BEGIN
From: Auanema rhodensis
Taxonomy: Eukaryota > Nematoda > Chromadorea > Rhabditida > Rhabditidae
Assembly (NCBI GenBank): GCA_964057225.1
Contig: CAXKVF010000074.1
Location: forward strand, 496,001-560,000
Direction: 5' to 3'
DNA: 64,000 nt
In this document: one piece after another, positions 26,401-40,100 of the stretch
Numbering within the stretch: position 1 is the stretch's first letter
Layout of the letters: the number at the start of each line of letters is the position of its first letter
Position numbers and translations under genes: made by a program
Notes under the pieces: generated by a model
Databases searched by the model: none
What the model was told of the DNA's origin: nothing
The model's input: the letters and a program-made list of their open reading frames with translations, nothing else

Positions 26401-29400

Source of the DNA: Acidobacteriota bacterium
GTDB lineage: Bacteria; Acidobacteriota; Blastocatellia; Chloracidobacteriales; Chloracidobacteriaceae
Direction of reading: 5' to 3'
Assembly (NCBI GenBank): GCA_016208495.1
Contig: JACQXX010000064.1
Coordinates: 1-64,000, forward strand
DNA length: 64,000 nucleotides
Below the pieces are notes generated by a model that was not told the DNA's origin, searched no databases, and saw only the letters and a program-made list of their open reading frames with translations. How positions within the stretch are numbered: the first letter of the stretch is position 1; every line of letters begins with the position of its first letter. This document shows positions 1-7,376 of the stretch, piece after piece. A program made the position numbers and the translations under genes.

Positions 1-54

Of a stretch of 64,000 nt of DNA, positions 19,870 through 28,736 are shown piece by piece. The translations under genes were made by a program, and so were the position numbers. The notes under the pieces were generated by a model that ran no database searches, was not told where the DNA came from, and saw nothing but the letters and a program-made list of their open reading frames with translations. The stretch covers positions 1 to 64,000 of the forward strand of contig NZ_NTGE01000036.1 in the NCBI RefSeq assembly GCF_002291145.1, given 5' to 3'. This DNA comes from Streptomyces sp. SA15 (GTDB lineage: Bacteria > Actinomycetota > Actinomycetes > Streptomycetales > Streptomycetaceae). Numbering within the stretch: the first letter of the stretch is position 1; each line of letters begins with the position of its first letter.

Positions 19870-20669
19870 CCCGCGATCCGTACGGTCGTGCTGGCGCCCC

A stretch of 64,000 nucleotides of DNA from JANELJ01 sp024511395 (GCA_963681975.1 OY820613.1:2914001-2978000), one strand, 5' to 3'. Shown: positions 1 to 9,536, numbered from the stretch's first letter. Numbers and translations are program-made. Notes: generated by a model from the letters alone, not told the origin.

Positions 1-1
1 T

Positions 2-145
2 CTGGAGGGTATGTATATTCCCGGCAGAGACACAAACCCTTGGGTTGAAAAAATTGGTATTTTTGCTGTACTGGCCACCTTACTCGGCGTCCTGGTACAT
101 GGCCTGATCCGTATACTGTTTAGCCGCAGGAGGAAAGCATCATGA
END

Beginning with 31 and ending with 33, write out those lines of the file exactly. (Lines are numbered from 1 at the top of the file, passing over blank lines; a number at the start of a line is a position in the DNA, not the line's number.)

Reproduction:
1 T

Positions 2-145
2 CTGGAGGGTATGTATATTCCCGGCAGAGACACAAACCCTTGGGTTGAAAAAATTGGTATTTTTGCTGTACTGGCCACCTTACTCGGCGTCCTGGTACAT